Reference: Becker, Hilary M. “A Blue Ocean Strategy Analysis of IMAX’s Move to Go Hollywood.” In Journal of International Management Studies 14 no.2 (2014): 53-60.
01Jun '10

Schumpeter and the Blue Ocean Strategy

Revista de la Maestria en Derecho Economico

Theme: Theoretical synthesis of blue ocean strategy and Schumpeterian strategy with empirical evidence based on quantitative data at firm and sector levels.

Summary: This study seeks to integrate blue ocean strategy and Schumpeter’s theory of strategy in explaining growth of firms and sectors. The authors propose that there is a theoretical affinity between the major theses of blue ocean strategy and those proposed by Schumpeter with regard to the sources of growth. Based on the Baumol model of innovation, the authors first present a graphical interpretation of the blue ocean-red ocean dichotomy and then use quantitative data from the AMS DANE database concerning 8,000 firms over a period of 12 years in Colombia to support this theoretical depiction. The authors conclude that blue ocean strategy is a useful guide for helping entrepreneurs achieve dynamic innovation, which, together with factors related to economy of scale and reorganization through take-over and fusions, contribute to growth at the company and sector level.

Reference: Ter Wengel, Jan, et al. “Schumpeter and the Blue Ocean Strategy.” Revista de la Maestria en Derecho Economico 6 (January-December 2010): 53-85.
16Oct '13

Applying Blue Ocean Strategy to Game Design: A Path to Innovation

SBC-Proceedings of SBGames

Theme: Application of blue ocean strategy to the conceptualization of games.

Summary: This paper applies blue ocean strategy to the process of game design. The authors argue that conceptualization is a crucial stage in game design, which should be based on a proper game market analysis, pending which the game may fail to create new market space. They in turn propose a process that brings together blue ocean strategy and a technique called Personas to assist the concept design stage. In particular, this process uses the BOS tool of strategy canvas to assess the state of existing products and propose and select new game titles. The authors cite two case examples – “Fruits Inc.” and “Boney the Runner” to illustrate this blue ocean strategy-based game design process.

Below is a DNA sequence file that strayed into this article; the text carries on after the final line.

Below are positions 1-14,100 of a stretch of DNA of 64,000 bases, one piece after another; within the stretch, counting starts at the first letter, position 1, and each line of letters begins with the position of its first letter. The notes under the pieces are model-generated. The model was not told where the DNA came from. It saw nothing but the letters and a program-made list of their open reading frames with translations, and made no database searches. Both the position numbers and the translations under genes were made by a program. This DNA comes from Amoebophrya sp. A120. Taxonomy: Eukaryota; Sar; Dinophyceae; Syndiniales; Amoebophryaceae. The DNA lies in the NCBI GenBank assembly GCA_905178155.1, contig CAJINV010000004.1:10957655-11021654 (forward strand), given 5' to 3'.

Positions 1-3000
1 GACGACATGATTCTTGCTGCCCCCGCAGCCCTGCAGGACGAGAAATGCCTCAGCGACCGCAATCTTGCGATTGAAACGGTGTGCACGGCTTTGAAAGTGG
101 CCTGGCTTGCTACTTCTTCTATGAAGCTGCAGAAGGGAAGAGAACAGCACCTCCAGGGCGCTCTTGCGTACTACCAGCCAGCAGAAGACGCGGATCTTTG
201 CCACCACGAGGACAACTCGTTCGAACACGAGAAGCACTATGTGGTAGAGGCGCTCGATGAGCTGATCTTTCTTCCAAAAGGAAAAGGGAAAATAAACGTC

Reference: Barrios, Gabriella A. B., et al. “Applying Blue Ocean Strategy to Game Design: A Path to Innovation.” In SBC-Proceedings of SBGames. Brazil, October 16-18, 2013.
16Jul '12

A Fuzzy Expert System for Evaluating Value Innovation in Social Computing Platforms Based on Blue…

ICOMP 2012 Conference, Las Vegas, Nevada, USA

Theme: Empirical assessment of the level of value innovation in Social Computing Platforms

Summary: This study aims to assess the level of value innovation in the social computing area. The authors observe that as competition becomes increasingly intense in the online social networking business, value innovation is imperative in order for social computing platforms to stand out and succeed. The authors propose an anticipatory model for evaluating the level of value innovation in the business ideas of social computing platforms and apply it to a single case, an emerging social computing platform called WBB. The model uses BOS’ four actions of “Eliminate”, “Reduce”, “Raise” and “Create” as input variables and the level of value innovation as the output variable. To measure the input variables, the authors use expert opinions, which are qualitative and linguistic by nature, and treat them with an inference method called Fuzzy Expert System to derive the precise value of the variables and to evaluate the level of value innovation in the business idea under study.

Reference:Golasteh, Pouria, et al. “A Fuzzy Expert System for Evaluating Value Innovation in Social Computing Platforms Based on Blue Ocean Strategy,” ICOMP 2012 Conference. Las Vegas, NV, July 16 -19, 2012.
01May '06

The Bluest Ocean Strategy for Emerging ICT Business

Boston University, Research Report

Theme: A research project aiming to complement blue ocean strategy with a real options framework to mitigate uncertainty and maximize value of blue oceans.